One therefore must wonder what Mandela would have made of the current ANC leadership's attacks on the judiciary and the Constitution itself? Sadly, however, these anti-constitutional utterances from some within the ANC are not new. This is also worth recalling this week, if only to indicate the degradation of the ANC itself and the hollow shell it has become.
Let us cast our minds back to 2015 when the High Court in Pretoria ruled that our government’s failure to arrest Sudanese president Omar Al-Bashir was unconstitutional. By the time the judgment was handed down, Al-Bashir had already left the country, yet it was important to establish the principle that the state is not above the constitution.
It is worth remembering that then secretary-general Gwede Mantashe launched a scathing attack on the courts, citing them as 'problematic' and further declared that there were 'some sections' of the court system driven by a desire to 'create chaos for governance' in South Africa. His deputy Jessie Duarte followed suit with similar criticisms.
Going even further back to 2012, the ANC’s Ngoako Ramathlodi launched a scathing attack on the judiciary while delivering a lecture in honour of ANC president AB Xuma. Ramathlodi accused the judiciary of seeking to undermine the executive.
Let us make no mistake about the political moment we are in and the stark choices we face.
It is now incumbent on the ANC as a political party to hold Magashule, Zuma and those who make anti-constitutional utterances, to account in the strongest possible way.
It is also incumbent on President Ramaphosa to make clear that he himself, as the head of this constitutional state, believes that no-one is above the law. Now is not the time for Ramaphosa to demur or kick such a fundamental issue to touch in his usual mild-mannered way. It is the time for him to defend our constitutional order.
If he chooses to remain silent, or to sugar-coat his words to avoid bleeding support within the ANC, he will have acquiesced to the dangerous populists and charlatans within his party. Ramaphosa, as one of the architects of our Constitution, should know better than most that what is at stake is the very essence of our democracy and the pillars of accountability on which it is built.
The Zuma years saw the hollowing out of our democratic institutions which are now being repurposed, with great difficulty. As South Africa fights the economic and social fall-out of the COVID-19 pandemic, it is clear that it can only do so within a framework the Constitution provides.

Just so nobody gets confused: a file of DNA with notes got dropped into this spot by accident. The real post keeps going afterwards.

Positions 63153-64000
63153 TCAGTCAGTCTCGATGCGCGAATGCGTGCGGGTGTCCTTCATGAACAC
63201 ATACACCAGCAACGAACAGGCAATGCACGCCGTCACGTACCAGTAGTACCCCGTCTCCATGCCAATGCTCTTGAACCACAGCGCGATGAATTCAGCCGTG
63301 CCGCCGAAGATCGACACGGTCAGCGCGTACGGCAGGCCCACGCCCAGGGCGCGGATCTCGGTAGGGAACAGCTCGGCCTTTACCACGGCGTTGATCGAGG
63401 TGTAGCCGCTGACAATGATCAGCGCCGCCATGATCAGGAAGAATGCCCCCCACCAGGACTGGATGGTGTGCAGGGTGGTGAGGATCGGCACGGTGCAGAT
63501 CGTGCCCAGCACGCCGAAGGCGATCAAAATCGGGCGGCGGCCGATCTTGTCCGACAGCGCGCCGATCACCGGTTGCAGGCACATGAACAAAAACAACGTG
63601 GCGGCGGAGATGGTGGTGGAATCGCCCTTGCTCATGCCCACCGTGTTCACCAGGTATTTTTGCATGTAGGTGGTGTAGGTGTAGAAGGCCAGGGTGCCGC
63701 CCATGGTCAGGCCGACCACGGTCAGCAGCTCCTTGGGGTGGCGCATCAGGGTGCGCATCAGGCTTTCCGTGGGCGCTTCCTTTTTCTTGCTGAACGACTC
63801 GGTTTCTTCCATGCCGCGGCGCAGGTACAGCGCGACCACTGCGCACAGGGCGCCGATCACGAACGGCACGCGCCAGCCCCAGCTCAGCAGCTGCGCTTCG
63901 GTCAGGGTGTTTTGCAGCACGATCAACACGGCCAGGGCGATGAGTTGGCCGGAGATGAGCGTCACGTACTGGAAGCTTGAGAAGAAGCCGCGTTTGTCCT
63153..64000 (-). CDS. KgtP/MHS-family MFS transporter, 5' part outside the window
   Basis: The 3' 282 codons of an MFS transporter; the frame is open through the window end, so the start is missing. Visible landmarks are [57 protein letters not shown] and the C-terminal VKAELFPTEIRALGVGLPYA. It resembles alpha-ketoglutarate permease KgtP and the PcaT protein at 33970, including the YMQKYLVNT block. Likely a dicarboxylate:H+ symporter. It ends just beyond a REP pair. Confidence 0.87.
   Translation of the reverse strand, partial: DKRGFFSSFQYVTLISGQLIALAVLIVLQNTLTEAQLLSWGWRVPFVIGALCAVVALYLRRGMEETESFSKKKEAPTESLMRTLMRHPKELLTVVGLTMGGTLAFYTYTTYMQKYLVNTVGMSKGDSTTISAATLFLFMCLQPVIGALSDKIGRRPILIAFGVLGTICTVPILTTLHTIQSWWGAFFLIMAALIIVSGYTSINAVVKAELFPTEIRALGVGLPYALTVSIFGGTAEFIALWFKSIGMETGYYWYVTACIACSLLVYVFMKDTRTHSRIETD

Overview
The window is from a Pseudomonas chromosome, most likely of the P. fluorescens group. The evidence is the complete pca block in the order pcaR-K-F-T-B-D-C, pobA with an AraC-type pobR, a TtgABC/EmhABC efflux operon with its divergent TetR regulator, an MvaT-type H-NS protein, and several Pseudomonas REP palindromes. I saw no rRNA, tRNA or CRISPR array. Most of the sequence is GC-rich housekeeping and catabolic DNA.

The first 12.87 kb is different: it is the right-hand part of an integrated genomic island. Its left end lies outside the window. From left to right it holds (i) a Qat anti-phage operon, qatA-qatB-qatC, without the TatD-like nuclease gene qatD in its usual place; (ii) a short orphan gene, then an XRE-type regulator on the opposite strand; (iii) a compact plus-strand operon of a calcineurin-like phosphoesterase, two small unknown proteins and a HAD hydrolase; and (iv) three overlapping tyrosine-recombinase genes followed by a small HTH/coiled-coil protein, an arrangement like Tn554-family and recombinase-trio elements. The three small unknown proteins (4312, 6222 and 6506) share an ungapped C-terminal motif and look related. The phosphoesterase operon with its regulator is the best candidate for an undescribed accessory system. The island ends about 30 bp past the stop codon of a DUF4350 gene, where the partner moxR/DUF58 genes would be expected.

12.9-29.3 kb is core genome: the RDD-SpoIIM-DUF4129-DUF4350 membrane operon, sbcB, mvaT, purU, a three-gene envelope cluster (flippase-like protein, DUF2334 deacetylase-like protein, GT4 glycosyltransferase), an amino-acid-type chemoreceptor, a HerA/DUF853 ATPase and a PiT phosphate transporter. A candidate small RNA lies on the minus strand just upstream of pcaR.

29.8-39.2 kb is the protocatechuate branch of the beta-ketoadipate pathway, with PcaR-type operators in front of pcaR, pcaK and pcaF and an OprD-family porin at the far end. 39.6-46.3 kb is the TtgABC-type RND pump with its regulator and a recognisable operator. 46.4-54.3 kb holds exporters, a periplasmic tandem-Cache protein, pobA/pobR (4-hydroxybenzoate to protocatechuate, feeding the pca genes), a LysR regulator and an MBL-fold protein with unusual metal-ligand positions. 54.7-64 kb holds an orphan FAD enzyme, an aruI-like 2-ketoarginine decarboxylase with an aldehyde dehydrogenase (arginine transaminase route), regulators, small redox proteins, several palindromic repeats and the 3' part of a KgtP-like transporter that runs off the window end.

In the unanimous judgment of the Constitutional Court in the Nkandla matter, Chief Justice Mogoeng Mogoeng spoke clearly about the kind of state the Constitution envisaged.
He starts by outlining how South Africa adopted “accountability, the rule of law, and the supremacy of the Constitution”. He goes on to state how this applies to public representatives, the President in particular, when he says, ‘“For this reason, public office-bearers ignore their constitutional obligations at their peril. This is so because constitutionalism, accountability and the rule of law constitute the sharp and mighty sword that stands ready to chop the ugly head of impunity off its stiffened neck.”
The words of the Chief Justice stand as a stark reminder of the bulwark the judiciary formed against our constitutional order being completely destroyed by Zuma and his corrupt cronies.
This is a moment, not only for Ramaphosa and the feckless ANC he leads, but also for all of us as citizens to demand that the reckless and unaccountable, even - perhaps especially - a former head of state, be held to account.
Anything less would be a betrayal of Madiba and the founding fathers and mothers of our constitutional democracy. To be sure, there have been several acts of betrayal, but let us not underestimate the gravity of this moment. We cannot avert our gaze. We need, as Teju Cole has said elsewhere, “to (give) things their right names” and speaking truth to power.
So plainly put, if Zuma defies the Zondo Commission and the ConCourt, he will tear down the edifice of this democracy with his act of impunity. Should the ANC and President Ramaphosa be silent, then their silence will have made them complicit in the final betrayal of the people.
And then will we, the people, stand firm to protect and defend the Constitution and march in its defence should that moment arise? That is perhaps the rather more salient question than what the ANC or Ramaphosa will do.
Judith February is a lawyer, governance specialist and Visiting Fellow at the Wits School of Governance. She is the author of 'Turning and turning: exploring the complexities of South Africa’s democracy'. Follow her on Twitter: @judith_february